"I agreed to the clause because I never had any intention of selling 'adults-only' material in my store. It was never a part of our business model. So when I read with interest Alan Moore's interviews about 'Lost Girls,' since he is blatantly referring to the work as 'pornography,' I knew it would be something we couldn't (and wouldn't want to) handle.
"I'm fairly sure the sales of 'Lost Girls' in America will come predominantly from 'safe' markets, bi-coastal urban markets where there will be little to no local repercussion for selling boldly stated pornography.
"Just not our thing here and never has been."
Benjamin A. Trujillo, Star Clipper - "Here at Star Clipper we're still debating whether we will carry shelf copies of this book.
"We have three major concerns:
"1. Being in the 'mid' part of the midwest we are sensitive to violating local pornography ordinances or offending our clientele who, though not as sensitive as those in other parts of the midwest, tend to shun these types of titles.
"2. Our store is 50% female-owned and she takes a dim view towards works that have a morbid, degrading or unhealthy interest in sex, and I'm afraid this title may qualify.
"3. Alan Moore sells a lot of books at Star Clipper, but not all of his titles have been hits. I think this one might only do middling-to-poor so I'm not sure it's worth the above stated risks.
"As to issue #1, our municipality has a pretty standard anti-obscenity/pornography ordinance. They say in part that we can not publicly display 'any pictorial or three-dimensional material depicting human masturbation, deviate sexual intercourse, sexual intercourse, direct physical stimulation of unclothed genitals, sadomasochistic abuse, or emphasizing the depiction of post-pubertal human genitals; provided, however, that works of art or of anthropological significance shall not be deemed to be within the foregoing definition.'
"The question to us is whether or not this is a work of art (which is undefined in the ordinance). We've carried shelf copies of titles that have questionable content that sold very well for us (for example, we sold cases of 'True Porn' Volumes 1 and 2) but those titles clearly had artistic value and did not predominantly appeal to prurient interest in sex.
"It is unclear to me whether the average person, applying contemporary community standards, would find that the material depicts or describes sexual conduct in a patently offensive way, but right now I'm leaning towards 'probably would.' I need to talk to Chris a little bit before I commit either way, but you can probably tell which way I'm leaning."
W. Alan, Silver Bullet Comics - "We have decided not to carry this in-store (still some internal discussion for the website, but almost convinced not to there either). To be honest, the amount of publicity this will get is a cause for alarm to me, as its ability to gain good press could also gain negative press. I have no doubt we will receive phone calls asking if we carry this from people looking for trouble once the press hits. Material that exists for those who may want it is fine, but material that becomes known to those that want to see it obliterated is like handling napalm. I, for one, do not wish to be the one on fire for a few potential $75 sales. This kind of thing is just giving the lunatics a bible for how to shut me down, as in the court of public opinion, where facts hardly matter, a sound bite of 'child pornography for sale' is a lethal injection. I prefer my 4 year old daughter and 3 year old son to remain in my custody, not be relocated while I await pedophilia charges.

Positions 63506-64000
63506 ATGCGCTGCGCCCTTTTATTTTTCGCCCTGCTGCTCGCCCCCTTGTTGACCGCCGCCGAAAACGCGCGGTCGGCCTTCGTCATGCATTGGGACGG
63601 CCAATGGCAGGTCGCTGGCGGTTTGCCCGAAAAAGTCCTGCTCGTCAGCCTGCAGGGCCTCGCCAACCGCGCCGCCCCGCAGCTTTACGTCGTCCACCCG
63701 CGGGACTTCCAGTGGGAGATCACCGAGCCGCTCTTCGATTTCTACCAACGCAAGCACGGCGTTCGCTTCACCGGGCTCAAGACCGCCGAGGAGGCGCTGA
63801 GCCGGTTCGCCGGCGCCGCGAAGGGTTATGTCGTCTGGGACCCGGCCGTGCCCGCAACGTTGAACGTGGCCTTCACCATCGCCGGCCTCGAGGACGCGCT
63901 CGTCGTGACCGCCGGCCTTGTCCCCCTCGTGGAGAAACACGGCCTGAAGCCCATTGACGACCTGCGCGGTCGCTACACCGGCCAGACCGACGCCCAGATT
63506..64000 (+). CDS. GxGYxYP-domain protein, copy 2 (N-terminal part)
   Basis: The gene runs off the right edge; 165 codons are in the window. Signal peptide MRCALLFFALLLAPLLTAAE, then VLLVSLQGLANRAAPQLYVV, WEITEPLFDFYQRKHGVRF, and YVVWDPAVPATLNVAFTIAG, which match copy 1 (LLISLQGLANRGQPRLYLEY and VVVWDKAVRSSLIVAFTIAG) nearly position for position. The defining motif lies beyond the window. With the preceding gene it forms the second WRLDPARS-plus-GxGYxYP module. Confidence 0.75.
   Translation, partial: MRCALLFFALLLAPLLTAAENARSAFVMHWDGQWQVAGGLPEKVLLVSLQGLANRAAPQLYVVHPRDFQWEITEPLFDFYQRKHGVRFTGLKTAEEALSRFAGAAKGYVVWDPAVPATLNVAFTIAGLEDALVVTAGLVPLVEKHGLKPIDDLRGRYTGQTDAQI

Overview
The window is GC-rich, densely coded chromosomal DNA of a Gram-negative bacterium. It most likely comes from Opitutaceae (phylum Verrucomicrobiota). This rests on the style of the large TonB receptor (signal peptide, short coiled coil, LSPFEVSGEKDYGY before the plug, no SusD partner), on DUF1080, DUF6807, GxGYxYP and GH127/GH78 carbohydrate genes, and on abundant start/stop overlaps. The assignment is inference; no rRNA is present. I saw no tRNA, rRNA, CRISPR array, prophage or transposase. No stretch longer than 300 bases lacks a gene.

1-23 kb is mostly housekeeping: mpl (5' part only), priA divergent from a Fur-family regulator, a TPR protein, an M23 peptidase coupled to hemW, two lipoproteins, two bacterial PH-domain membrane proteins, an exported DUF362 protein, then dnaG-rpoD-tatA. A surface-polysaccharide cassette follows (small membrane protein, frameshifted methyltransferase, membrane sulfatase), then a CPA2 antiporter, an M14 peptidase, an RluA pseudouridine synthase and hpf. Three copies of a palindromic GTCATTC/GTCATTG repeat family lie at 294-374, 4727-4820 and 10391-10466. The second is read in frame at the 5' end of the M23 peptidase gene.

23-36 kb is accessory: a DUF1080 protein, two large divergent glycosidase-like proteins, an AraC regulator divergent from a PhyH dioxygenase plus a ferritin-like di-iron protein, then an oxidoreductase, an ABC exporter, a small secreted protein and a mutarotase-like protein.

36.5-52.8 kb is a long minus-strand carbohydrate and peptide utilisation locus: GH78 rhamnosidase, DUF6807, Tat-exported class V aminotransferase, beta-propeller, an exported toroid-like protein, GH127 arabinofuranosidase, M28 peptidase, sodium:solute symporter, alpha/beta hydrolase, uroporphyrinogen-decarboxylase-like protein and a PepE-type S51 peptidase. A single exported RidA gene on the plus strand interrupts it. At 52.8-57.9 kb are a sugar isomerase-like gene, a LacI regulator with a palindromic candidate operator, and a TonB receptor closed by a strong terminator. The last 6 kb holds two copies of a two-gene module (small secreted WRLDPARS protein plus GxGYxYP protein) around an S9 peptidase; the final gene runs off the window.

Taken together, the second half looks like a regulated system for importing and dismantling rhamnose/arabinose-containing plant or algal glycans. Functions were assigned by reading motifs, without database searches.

"As the only two people I knew to be interested in this already told us they would buy direct, I will not make any effort to make this book known to other potential customers. Top Shelf seems content to do their own marketing and selling here. Let them have the risk as well.
Dan Shahin, Hijinx Comics - "I don't have an adults only section, but I do have an all-ages section. 'Lost Girls' will be stocked in the Fiction/Literature section under M for Moore. I trust in Alan Moore's abilities and I'm sure this will transcend mere pornography, because I don't have any room in my store for mere smut for smut's sake.
"I have lots of kids as customers, but they have too much cool stuff made for them to even notice a book like this. To not stock it for their "protection" would do a disservice to my adult customers who expect to see the latest work by one of the most important writers in comics history. Easy decision."
Paul, Astro Books/Librairie Astro - "Isn't it rather odd that when it comes to carrying ...adult... material, those who choose not to carry it always seem to get lumped in with those who are afraid to carry it?
"Isn't it odd how often the defenders of free speech seem to forget about the concept of free will?
"If I wanted to, I could carry 'Lost Girls,' I just have to buy direct from Top Shelf. That it's porn means nothing. I used to carry porn. Hell, I used to make trips to NYC to buy it at a couple of wholesalers there.
"Then, for a couple of reasons, I chose not to carry it any more. There are many things I choose not to carry. French books for example (and I'm in Quebec - 90% francophone). Blatantly jingoist books like 'Liberality.' Books published by Avatar.
"I'm highly reluctant to order books that are pushed at me as things 'real' comic shops must have. I'm highly reluctant to order books that are pushed at me as 'making a statement' about free speech.
"You want to push an agenda? Fine. I'm not your trained monkey. Don't expect me to dance to your tune. Don't expect me to not dance to your tune either.
"I'm a bookseller. We're booksellers. We're part of a tradition of awareness that goes back beyond Thomas Paine. We know what we're doing, we know the environment we're living in, possibly far more than any pundit on the face of the earth.
"As far as 'Lost Girls' goes, even if Diamond would ship it to Canada, I wouldn't carry it.